8 Easy Ways to Seal Air Leaks Around the House


THIS ARTICLE FIRST APPEARED ON HOUSE LOGIC.

Plug energy-robbing gaps, start saving money, and enjoy a more comfortable home.

A typical family spends about a third of its annual heating and cooling budget — roughly $350 — on air that leaks into or out of the house through unintended gaps and cracks. With the money you waste in just one year, you can plug many of those leaks yourself. It’s among the most cost-effective things you can do to conserve energy and increase comfort, according to Energy Star.

Start in the attic, since that’s where you’ll find some of the biggest energy drains. Then tackle the basement to prevent cold air that enters there from being sucked into upstairs rooms. Finally, seal air leaks in the rest of the house. Here are eight places to start.

#1 Insulate Around Recessed Lights

Most recessed lights have vents that open into the attic, a direct route for heated or cooled air to escape. When you consider that many homes have 30 or 40 of these fixtures, it’s easy to see why researchers at the Pennsylvania Housing Research/Resource Center pinpointed them as a leading cause of household air leaks.

Lights labeled ICAT, for “insulation contact and air tight,” are already sealed; look for the label next to the bulb. If you don’t see it, assume yours leaks. An airtight baffle ($8 to $30) is a quick fix. Remove the bulb, push the baffle up into the housing, then replace the bulb.

#2 Plug Open Stud Cavities

Most of your house probably has an inner skin of drywall or plaster between living space and unheated areas. But builders in the past often skipped this cover behind knee walls (partial-height walls where the roof angles down into the top floor), above dropped ceilings or soffits, and above angled ceilings over stairs.

Up in the attic, you may need to push insulation away to see if the stud cavities are open. If they are, seal them with unfaced fiberglass insulation (less than $1 a square foot) stuffed into plastic garbage bags; the bag is key to blocking airflow.

Close large gaps with scraps of drywall or pieces of reflective foil insulation (less than $2 a square foot). Once you’ve covered the openings, smooth the insulation back into place. To see these repairs in action, consult Energy Star’s DIY guide to air sealing.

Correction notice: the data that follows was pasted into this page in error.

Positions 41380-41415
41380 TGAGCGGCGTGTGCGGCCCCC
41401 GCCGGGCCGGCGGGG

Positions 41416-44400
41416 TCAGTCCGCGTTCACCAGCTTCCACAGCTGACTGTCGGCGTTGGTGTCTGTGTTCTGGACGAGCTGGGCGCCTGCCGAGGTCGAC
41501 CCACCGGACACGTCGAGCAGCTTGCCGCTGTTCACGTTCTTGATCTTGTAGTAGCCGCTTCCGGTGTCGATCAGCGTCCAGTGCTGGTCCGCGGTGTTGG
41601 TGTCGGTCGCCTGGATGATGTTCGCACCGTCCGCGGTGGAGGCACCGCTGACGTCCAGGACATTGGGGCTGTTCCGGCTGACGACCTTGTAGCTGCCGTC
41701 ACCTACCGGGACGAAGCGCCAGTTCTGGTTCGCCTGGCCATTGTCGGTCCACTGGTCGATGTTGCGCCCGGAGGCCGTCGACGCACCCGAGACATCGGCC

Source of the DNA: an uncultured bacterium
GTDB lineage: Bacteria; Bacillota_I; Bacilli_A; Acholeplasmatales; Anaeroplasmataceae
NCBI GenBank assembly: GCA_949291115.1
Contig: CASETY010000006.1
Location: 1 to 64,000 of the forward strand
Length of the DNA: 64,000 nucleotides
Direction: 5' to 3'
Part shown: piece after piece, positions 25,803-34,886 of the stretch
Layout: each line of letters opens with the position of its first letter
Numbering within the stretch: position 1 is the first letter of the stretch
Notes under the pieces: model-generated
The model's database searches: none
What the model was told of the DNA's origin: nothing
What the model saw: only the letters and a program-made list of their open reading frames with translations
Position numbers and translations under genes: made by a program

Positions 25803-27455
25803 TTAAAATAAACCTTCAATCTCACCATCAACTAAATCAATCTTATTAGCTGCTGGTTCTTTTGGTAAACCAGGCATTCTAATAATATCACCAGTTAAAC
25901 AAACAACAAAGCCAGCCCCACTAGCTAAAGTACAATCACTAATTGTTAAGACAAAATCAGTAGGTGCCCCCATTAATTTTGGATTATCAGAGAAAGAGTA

#3 Close Gaps Around Flues and Chimneys

Building codes require that wood framing be kept at least 1 inch from metal flues and 2 inches from brick chimneys. But that creates gaps where air can flow through.

Cover the gaps with aluminum flashing ($12) cut to fit and sealed into place with high-temperature silicone caulk ($14). To keep insulation away from the hot flue pipe, form a barrier by wrapping a cylinder of flashing around the flue, leaving a 1-inch space in between. To maintain the spacing, cut and bend a series of inch-deep tabs in the cylinder’s top and bottom edges.

 

Justin Dobson discusses the ‘Comfort Triangle’ and how to maintain its stability for your home’s energy efficiency.

#4 Weatherstrip the Attic Access Door

A 1/4-inch gap around pull-down attic stairs or an attic hatch lets through the same amount of air as a bedroom’s heating duct. Seal it by caulking between the stair frame and the rough opening, or by installing foam weatherstripping around the perimeter of the hatch opening. Or you can buy a pre-insulated hatch cover kit for stairs ($150) or doors ($350 and up).

#5 Squirt Foam in Medium-Size Gaps

Once the biggest attic gaps are plugged, move on to the medium-size ones. Low-expansion polyurethane foam in a can is great for plugging openings 1/4-inch to 3 inches wide, such as those around plumbing pipes and vents.

A standard 12-ounce can ($5) is good for 250 feet of bead about 1/2-inch thick. The plastic straw applicator seals shut within two hours of the first use, so to get the most mileage out of a can, squirt a lubricant such as WD-40 onto a pipe cleaner and stuff that into the applicator tube between uses.

#6 Caulk Skinny Gaps

Caulk makes the best gap-filler for openings less than 1/4-inch wide, such as those cut around electrical boxes. Silicone costs the most ($8 a tube) but works better next to nonporous materials, such as metal flashing, or where there are temperature extremes, as in attics. Acrylic latex caulk ($2 a tube) is less messy to work with and cleans up with water.

 

READ MORE…